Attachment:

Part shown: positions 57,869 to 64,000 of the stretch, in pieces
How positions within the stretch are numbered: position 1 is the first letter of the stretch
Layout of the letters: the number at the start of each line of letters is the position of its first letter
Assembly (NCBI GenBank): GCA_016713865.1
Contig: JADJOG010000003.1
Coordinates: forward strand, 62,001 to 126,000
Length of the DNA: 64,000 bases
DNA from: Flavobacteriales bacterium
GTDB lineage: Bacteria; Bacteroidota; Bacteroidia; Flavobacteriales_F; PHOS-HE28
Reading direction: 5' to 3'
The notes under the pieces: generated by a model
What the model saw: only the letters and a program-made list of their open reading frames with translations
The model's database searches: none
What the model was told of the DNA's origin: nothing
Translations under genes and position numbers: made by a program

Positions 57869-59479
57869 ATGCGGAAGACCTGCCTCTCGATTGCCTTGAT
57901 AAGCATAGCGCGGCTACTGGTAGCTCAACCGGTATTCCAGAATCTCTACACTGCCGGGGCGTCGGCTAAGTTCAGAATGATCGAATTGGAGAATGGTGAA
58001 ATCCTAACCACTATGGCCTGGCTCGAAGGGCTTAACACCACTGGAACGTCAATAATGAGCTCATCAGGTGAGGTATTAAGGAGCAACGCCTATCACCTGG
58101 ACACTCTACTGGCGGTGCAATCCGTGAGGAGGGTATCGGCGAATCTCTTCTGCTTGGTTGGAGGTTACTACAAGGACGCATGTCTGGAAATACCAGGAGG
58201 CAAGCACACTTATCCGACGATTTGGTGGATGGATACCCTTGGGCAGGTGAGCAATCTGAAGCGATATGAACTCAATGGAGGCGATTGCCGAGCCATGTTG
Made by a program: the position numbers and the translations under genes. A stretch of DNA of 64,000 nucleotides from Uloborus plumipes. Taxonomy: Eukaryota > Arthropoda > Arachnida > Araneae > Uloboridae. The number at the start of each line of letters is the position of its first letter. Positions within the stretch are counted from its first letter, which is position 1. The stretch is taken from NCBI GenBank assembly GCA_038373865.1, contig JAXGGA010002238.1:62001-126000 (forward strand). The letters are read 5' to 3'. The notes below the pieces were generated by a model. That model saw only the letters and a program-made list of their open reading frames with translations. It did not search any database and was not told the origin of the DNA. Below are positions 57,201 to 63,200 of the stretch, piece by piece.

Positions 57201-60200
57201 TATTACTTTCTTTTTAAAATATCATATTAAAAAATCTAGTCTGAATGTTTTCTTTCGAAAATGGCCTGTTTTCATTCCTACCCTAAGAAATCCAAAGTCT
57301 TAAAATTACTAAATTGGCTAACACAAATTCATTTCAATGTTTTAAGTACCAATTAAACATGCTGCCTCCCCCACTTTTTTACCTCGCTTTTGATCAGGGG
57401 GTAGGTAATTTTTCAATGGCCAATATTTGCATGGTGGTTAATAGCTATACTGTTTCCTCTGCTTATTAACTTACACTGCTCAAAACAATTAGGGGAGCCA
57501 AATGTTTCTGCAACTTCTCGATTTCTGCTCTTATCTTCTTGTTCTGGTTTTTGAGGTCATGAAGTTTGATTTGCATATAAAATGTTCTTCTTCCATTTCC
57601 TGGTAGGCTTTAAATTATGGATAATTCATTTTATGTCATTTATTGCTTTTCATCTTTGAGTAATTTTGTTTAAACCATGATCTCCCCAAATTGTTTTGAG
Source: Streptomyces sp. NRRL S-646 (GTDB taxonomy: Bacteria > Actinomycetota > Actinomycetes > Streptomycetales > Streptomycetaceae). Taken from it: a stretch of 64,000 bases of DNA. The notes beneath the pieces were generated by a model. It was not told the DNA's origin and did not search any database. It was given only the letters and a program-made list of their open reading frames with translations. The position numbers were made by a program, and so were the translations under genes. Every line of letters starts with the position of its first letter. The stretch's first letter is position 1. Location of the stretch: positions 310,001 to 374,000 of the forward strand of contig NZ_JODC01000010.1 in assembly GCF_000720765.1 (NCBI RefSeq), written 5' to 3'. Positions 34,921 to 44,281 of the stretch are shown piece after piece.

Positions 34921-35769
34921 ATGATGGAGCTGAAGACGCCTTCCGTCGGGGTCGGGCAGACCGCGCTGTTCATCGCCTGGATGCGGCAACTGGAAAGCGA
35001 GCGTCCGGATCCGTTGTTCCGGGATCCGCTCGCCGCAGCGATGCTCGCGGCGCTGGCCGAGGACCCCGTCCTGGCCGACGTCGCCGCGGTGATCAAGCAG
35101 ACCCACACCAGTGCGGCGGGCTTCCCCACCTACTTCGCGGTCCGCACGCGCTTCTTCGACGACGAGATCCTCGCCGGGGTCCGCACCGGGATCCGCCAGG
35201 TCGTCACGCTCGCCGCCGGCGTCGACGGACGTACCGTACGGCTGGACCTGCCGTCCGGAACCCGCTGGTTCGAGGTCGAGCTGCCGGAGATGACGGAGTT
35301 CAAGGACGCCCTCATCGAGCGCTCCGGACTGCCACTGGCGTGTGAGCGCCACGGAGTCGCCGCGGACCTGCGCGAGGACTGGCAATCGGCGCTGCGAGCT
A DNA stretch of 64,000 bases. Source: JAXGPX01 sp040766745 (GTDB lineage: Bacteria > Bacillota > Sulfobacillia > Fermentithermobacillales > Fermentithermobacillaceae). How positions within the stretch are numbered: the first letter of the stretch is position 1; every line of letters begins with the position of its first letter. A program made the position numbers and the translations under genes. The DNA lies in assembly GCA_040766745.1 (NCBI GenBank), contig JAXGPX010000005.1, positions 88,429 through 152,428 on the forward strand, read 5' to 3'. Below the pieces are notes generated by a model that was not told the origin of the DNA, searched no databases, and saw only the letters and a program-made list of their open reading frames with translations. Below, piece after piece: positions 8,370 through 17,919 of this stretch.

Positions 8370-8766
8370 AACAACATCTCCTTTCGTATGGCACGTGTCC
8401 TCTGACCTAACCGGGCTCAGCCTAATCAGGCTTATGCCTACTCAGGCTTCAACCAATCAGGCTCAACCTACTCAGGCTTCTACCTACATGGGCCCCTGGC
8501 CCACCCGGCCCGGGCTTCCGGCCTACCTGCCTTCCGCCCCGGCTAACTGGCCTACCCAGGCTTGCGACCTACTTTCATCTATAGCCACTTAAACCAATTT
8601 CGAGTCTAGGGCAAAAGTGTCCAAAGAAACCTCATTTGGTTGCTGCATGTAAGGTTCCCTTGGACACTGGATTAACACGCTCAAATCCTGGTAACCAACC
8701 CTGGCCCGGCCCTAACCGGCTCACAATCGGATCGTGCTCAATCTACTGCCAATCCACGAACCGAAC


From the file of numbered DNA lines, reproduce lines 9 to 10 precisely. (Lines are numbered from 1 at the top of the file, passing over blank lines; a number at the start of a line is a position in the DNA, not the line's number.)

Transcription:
GTDB lineage: Bacteria; Bacteroidota; Bacteroidia; Flavobacteriales_F; PHOS-HE28
Reading direction: 5' to 3'